TOKYO (AP) -- Japan posted its first trade surplus in six years in 2016 thanks to a rebound in exports late in the year and persisting low oil prices, though uncertainties over U.S. policy and global growth are overshadowing the recovery.
The 4.1 trillion yen ($35.8 billion) surplus in 2016 compared with a 2.8 trillion yen deficit in 2015, the government reported Wednesday. Exports fell 7.4 percent from a year earlier to 70.04 trillion yen ($617 billion) while imports dropped 16 percent to 66 trillion yen ($581 billion), the report showed.
But December's data showed a strong rebound in exports to China and some other Asian countries, suggestion a recent uptick in growth in Asia's biggest economy is filtering through supply chains across the region.
A weakening in the Japanese yen against the U.S. dollar since Donald Trump was elected president also increased the value of exports in yen terms. A dollar now buys about 114 yen, up from about 101 yen at the time of the Nov. 8 election.
In the full year, Japan's trade surplus with the U.S. fell nearly 5 percent, to 6.8 trillion yen ($59 billion). Exports fell 7.1 percent from the year before to 14.1 trillion yen ($124.6 billion) and imports dropped 7.3 percent to 7.3 trillion yen ($64.4 billion), the report said.
Japan ran a 4.6 trillion yen ($41 billion) deficit with China, its largest trading partner, down by a quarter from a year earlier.
U.S. President Donald Trump's decision to drop out of the Trans-Pacific Partnership trade pact, and his comments on imposing "border taxes" on some imports has added to uncertainties over U.S. trade policy.
"The sustainability of external demand remains the key for the Japan's export recovery, because of emerging protectionism and uncertainties in the US trade policy, given President Donald Trump's repeated concerns about Japan's auto exports and trade surplus with the U.S.," Harumi Taguchi, principal economist at IHS Global Insight, said in a note.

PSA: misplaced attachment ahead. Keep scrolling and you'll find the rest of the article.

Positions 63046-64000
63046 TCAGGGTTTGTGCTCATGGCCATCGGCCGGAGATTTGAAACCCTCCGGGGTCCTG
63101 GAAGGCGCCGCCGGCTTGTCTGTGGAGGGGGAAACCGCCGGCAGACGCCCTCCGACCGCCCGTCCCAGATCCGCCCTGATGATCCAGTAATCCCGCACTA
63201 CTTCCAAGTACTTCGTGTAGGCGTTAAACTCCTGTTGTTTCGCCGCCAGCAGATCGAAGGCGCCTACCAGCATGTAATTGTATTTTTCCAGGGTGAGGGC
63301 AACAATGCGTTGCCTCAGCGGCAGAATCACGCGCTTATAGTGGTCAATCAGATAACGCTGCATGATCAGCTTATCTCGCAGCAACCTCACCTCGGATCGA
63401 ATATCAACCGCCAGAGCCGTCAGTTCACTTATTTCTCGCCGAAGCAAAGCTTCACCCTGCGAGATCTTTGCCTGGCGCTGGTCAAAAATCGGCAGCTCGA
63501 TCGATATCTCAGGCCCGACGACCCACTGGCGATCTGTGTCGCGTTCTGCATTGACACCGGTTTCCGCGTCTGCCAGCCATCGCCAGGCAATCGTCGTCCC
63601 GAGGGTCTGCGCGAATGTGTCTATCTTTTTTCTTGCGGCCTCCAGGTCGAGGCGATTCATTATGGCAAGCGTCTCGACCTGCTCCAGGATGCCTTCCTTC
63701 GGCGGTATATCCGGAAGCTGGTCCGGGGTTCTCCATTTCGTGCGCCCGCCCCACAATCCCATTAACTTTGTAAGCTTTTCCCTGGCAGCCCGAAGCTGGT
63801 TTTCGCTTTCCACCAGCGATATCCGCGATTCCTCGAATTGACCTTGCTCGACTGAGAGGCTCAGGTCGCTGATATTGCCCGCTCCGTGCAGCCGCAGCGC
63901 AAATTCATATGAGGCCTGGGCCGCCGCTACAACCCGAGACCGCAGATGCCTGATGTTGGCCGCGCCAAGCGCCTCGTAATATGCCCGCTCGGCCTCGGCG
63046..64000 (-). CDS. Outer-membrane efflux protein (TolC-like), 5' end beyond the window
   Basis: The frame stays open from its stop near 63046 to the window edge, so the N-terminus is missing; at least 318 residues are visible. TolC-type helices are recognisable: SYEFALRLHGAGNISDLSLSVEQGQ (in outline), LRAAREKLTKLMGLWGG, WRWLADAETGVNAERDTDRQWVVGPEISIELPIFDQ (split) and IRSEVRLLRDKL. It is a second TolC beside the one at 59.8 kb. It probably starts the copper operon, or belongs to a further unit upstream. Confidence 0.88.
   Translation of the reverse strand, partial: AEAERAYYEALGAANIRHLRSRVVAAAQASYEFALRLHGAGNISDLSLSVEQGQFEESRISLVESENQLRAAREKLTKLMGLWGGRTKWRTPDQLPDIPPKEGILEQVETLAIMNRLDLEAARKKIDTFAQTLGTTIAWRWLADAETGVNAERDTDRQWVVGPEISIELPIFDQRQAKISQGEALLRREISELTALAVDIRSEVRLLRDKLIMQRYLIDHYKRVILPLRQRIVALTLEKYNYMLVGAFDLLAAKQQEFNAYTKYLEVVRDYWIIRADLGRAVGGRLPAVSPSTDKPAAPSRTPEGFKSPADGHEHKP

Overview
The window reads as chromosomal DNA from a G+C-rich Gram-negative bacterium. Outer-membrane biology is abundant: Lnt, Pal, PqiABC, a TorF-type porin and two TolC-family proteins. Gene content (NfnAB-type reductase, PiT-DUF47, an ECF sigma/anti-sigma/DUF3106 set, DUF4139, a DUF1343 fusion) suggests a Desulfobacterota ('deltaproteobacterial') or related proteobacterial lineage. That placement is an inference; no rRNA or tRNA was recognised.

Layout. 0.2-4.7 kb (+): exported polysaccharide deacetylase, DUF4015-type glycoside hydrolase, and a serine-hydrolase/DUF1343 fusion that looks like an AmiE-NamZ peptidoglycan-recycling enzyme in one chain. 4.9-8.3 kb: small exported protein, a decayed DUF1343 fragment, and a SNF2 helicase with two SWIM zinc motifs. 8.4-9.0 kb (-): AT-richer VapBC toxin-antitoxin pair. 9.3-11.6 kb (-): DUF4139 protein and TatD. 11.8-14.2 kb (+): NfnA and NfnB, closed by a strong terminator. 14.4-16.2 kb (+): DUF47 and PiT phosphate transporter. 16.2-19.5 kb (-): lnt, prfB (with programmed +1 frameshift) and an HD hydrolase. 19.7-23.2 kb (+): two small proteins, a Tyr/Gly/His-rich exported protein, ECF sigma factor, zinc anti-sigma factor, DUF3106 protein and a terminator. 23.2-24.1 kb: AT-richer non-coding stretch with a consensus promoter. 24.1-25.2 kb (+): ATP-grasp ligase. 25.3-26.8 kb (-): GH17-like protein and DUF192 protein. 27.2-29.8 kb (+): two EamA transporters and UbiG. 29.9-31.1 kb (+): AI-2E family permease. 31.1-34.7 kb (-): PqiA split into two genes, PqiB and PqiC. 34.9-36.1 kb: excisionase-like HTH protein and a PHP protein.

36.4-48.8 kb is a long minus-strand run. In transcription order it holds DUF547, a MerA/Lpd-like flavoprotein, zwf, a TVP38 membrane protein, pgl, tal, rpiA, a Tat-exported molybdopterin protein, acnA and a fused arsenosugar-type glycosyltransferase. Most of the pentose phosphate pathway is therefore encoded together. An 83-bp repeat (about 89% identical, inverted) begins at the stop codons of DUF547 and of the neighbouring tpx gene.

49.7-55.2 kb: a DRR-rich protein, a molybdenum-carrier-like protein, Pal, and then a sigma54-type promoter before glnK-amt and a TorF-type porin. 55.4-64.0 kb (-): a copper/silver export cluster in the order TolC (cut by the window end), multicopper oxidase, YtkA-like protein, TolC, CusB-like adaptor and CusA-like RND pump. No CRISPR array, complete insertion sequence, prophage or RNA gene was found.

A Japanese government spokesman said Wednesday that Tokyo was discussing how to handle future trade negotiations such as the TPP and another Asian trade pact involving China, the Regional Comprehensive Economic Partnership.
Asked about reports Japan plans to set up a new agency to handle trade talks, Koichi Hagiuda said no decision had been made yet, but "there's no denying that this is one of the options we're considering."
Past trade friction with the U.S. over auto exports had largely eased after Japanese automakers expanded investments in U.S. factories.
Japan's vehicle exports to the U.S. rose a scant 0.6 percent in 2016, measured in terms of Japanese yen, but the number of vehicles shipped rose 7.7 percent to 1.75 million.
Globally, Japan's vehicle exports fell 6 percent by value and 0.7 percent by volume, to 5.8 million units. Exports of most other products fell, suggesting only a tepid recovery in demand.
Japan's trade balance slipped into deficit after the 2011 earthquake and tsunami triggered meltdowns at the Fukushima Dai-Ichi nuclear plant and the country's reactors were shut down for safety checks.
To compensate, resource-poor Japan ramped up imports of oil, gas and coal for its conventional power generators. In 2016, imports from the Middle East, Japan's main source of crude oil, dropped by nearly a third from the year before.